In soft plastics, air bubbles are simple able to leave the barrel by flowing up the screw. They therefore do not need a Decompressive zone. Instead at several points along the screw they have jagged edges known as mixers which simply mix the plastic as it passes through them. These mixers make sure that the plastic is of an even composition and make sure that any air is not trapped in the plastic.

The final area of the screw is the Metering Zone. Here the plastic is once again put under pressure as the diameter of the screw narrows to it's smallest point. The plastic is compressed heavily so that it will be able to flow out of the die easily.

## The Die

The dies are custom made by CompanyX for whichever product they are making at the time. They are around 300mm long and have a diameter of about 200mm. In order to function properly they must be at a temperature of about 140 - 150 ºC. If they were fitted cold onto the extruders then it would take about two hours to heat up to the correct temperature which is not acceptable as it is costing CompanyX around £35 per hour to keep their extruders functioning. A few hours before the dies are needed they are taken out of the die room and put in a pre heater which heats them up. When they are needed they are wheeled onto the factory floor and fitted onto the extruder. It then only takes about 25 -30 minutes for them to settle at the right temperature. This period of time is known as the settling down period. This pre heating technique allows CompanyX to get the maximum possible use out of each of their extruders.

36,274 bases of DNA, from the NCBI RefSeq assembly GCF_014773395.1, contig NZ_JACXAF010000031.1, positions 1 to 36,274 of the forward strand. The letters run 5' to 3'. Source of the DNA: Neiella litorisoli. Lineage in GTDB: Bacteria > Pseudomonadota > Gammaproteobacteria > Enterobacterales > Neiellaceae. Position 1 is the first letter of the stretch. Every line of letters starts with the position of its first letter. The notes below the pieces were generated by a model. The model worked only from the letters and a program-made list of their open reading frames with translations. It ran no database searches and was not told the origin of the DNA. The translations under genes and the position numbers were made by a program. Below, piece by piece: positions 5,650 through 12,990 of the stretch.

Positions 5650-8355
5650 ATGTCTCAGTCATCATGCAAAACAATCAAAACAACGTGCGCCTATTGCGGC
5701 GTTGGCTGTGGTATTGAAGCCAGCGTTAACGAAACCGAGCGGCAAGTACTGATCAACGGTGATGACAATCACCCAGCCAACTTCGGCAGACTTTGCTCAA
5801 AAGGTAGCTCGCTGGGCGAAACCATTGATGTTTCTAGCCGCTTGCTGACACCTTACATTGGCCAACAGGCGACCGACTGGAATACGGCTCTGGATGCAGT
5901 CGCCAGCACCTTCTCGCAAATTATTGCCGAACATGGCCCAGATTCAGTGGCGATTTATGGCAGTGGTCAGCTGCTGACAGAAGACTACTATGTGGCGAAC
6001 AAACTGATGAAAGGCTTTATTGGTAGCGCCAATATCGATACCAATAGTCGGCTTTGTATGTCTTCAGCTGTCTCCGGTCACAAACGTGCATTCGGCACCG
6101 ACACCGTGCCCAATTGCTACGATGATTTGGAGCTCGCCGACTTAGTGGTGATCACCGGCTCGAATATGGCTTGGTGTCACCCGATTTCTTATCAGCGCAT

Once the plastic has passed through the compressive screw it is soft and is at the right temperature to be extruded. However it is also spinning and so it's motion needs to be altered from spinning round to go straight onto the die. This is achieved by having a breaker plate in-between the screw and the die. This is a metal cylinder around 50mm long which has many small holes in it. When the plastic reaches the cylinder it is forced to go through the holes and so passes in a straight line towards the die.

A range of dies that CompanyX can use

The soft plastic goes through the die and is now in the correct shape. It is still molten so it has to be kept in the right shape and cooled down quickly. The plastic passes through a series of toast racks if it is a soft plastic or calibrators if it is a hard plastic. These toast racks or calibrators are exactly the same shape as the original die and so allow the plastic to keep it's shape while it is cooled down.

The hot plastic is drenched in cold water as it passes through these toast racks and the area between each toast rack is under water so the plastic can cool down as quickly as possible.